Commonwealth Journal

January 18, 2012

Taxpayer Subsidies

Commonwealth Journal

— An article I read in the newspaper stated that the Kentucky Supreme Court had reached a verdict in a split decision that would make applicants for Black Lung benefits have to meet the same criteria for benefits for similar lung diseases from a different causative agent. Pneumoconiosis is the disease and it can be caused by inhaling dust from any source so the qualifications for benefits for this disease should be the same across the board and not be different just because sufferers of Black Lung get it from coal dust. However, written standards have made qualification for benefits for Pneumoconiosis resulting from coal dust more difficult. This is unfair and discriminatory and it seems the court reached an equitable decision that will result in many more miners being eligible for taxpayer funded benefits.

However, Black Lung is not what I want to talk about here. What I want to talk about is allowing industry to operate without bearing the true cost of its operation. In this case the coal industry is able to produce the black rock without bearing the costs of its production, in this case benefits for black lung. Neither do they have to bear the costs of polluted streams, loss of habitat, disease resulting from air pollution and mercury pollution. Instead, these costs are covered downstream by the taxpayer in a system that can be referred to as Socialism for Industry. Rather than the industry covering the cost the cost is spread around to the taxpayers as a whole while the industry pockets the money it would have had to put out. Of course, if industry had to cover the cost up front then the production costs would rise and the cost of the product to the consumer would go up.

Consider this. If power generating companies had to pay the higher cost for their fuel would electricity be as cheap? Would Kentucky still have the cheapest electrical rates in the nation and would the nation still be using the black rock as a cheap source of energy? Or would coal be one of the most expensive fuels one could use to keep the lights on? The same can be said for most other forms of energy production. What if oil producers had to cover the cost of air pollution and the atmospheric projections of the costs of rising oceans due to climate change? What if they had to cover the costs of capturing the excess carbon dioxide that creates this problem?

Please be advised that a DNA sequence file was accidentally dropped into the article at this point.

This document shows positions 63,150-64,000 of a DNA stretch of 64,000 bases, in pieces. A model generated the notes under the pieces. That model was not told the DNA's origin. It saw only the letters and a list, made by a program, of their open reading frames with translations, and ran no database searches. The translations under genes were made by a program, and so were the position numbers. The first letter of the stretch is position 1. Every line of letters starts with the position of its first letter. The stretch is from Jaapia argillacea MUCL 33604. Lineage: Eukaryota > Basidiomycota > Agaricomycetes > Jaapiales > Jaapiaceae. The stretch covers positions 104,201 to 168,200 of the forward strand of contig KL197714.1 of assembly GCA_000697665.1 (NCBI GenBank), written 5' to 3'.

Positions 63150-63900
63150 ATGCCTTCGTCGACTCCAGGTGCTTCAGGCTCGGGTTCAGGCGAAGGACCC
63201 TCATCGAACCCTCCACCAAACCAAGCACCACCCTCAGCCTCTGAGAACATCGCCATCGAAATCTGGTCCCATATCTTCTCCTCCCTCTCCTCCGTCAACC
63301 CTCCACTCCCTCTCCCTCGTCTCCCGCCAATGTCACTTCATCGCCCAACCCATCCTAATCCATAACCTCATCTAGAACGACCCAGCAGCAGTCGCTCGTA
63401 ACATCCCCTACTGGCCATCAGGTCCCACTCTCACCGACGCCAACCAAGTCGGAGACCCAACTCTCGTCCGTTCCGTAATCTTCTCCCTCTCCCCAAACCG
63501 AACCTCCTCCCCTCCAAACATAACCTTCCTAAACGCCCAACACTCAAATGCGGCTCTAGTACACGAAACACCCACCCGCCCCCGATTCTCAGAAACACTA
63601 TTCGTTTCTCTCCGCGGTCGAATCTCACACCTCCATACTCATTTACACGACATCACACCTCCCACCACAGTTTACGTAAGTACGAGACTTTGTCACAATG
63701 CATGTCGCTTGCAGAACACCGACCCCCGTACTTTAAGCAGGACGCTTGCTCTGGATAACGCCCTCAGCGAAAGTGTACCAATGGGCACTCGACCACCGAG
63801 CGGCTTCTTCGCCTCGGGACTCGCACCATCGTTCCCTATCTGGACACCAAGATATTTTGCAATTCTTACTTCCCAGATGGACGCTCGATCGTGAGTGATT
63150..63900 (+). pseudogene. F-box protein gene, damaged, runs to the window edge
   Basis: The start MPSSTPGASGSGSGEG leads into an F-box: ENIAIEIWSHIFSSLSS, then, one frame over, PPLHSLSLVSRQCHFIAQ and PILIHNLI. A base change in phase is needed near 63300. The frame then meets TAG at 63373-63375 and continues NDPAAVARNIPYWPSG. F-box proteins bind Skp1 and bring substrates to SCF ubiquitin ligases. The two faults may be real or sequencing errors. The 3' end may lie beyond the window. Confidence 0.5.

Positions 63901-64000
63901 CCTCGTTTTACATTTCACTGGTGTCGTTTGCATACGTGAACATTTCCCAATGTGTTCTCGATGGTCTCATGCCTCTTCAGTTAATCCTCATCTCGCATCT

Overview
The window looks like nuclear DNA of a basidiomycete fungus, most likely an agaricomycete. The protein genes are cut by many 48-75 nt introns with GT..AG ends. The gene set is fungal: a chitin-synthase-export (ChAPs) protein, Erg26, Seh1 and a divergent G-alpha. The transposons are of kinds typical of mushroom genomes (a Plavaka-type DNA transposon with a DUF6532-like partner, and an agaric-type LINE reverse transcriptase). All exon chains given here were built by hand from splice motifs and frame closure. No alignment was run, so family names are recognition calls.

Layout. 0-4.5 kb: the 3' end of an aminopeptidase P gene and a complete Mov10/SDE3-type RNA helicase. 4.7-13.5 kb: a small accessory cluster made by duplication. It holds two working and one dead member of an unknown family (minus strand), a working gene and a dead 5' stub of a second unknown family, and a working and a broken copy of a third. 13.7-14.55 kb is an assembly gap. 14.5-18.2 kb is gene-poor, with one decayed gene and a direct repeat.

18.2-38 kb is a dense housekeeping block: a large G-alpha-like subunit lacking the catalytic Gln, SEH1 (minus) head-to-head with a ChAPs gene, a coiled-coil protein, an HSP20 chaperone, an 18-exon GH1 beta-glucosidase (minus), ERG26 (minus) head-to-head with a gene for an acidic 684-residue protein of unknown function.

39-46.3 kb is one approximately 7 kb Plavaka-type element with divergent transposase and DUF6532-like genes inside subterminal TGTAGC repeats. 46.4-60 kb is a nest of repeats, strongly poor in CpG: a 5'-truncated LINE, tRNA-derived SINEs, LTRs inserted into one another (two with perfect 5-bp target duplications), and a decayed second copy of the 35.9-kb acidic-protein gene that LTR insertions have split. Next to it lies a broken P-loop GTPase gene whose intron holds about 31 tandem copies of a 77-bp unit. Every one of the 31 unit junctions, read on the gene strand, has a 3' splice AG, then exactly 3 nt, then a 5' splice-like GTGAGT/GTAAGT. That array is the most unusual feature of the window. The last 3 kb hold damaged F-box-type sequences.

The same goes for nuclear. What if the nuclear electrical production facilities had to cover the cost of safe and effective disposal of nuclear waste? Would nuclear still be attractive as a “clean and non-polluting” source of energy? Ask the Japanese people.

There are a lot of people for whom socialism is a dirty word. They do not consider the problem deeply enough. All they see is government establishing regulation, taxation and government programs. They do not consider that taxpayer subsidization of energy production is socialism at its purest and that it is not the public that receives the benefit. It is the huge energy production industry and their shareholders that receive the taxpayers money. In short, the coal, oil and nuclear industries enjoy the lack of responsibility for their product while the taxpayer covers the downside.

Now, what about this? If the energy production industries had to cover the downside costs of their operation how then would clean energy stack up cost wise? Solar is already economically competitive in some areas as is wind energy. Would they be more competitive if we did not subsidize the other forms of production and would the impact on our environment be as devastating.

Corporate Socialism exists in many industries. Witness the recent government subsidization of the banking industry to avert financial collapse. Now the banks are fighting against regulation that would make them provide for resources to cover the costs if that occurred again. What about the tobacco industry. Tobacco remains the only legal product that, when used as directed, will kill you. It results in billions of dollars of costs to the taxpayer in the form of medical care each year. If they had to cover the cost of that medical care would they still be profitable?

Socialism exists everywhere. What about our military that is used to keep our access to cheap energy sources open? What about the farm subsidies?

I want you to understand. Socialism is not bad in and of itself. It can be a useful and equalizing tool when it is used for the benefit of the people as a whole. However, it can be discriminatory and a burden to the public if used to benefit special interests and corporations. Generally, if socialism can be used to benefit the public by using taxpayer funds then it is useful, otherwise it is not.

My take on socialism. Give it some thought.  After thinking about it, drop me a line.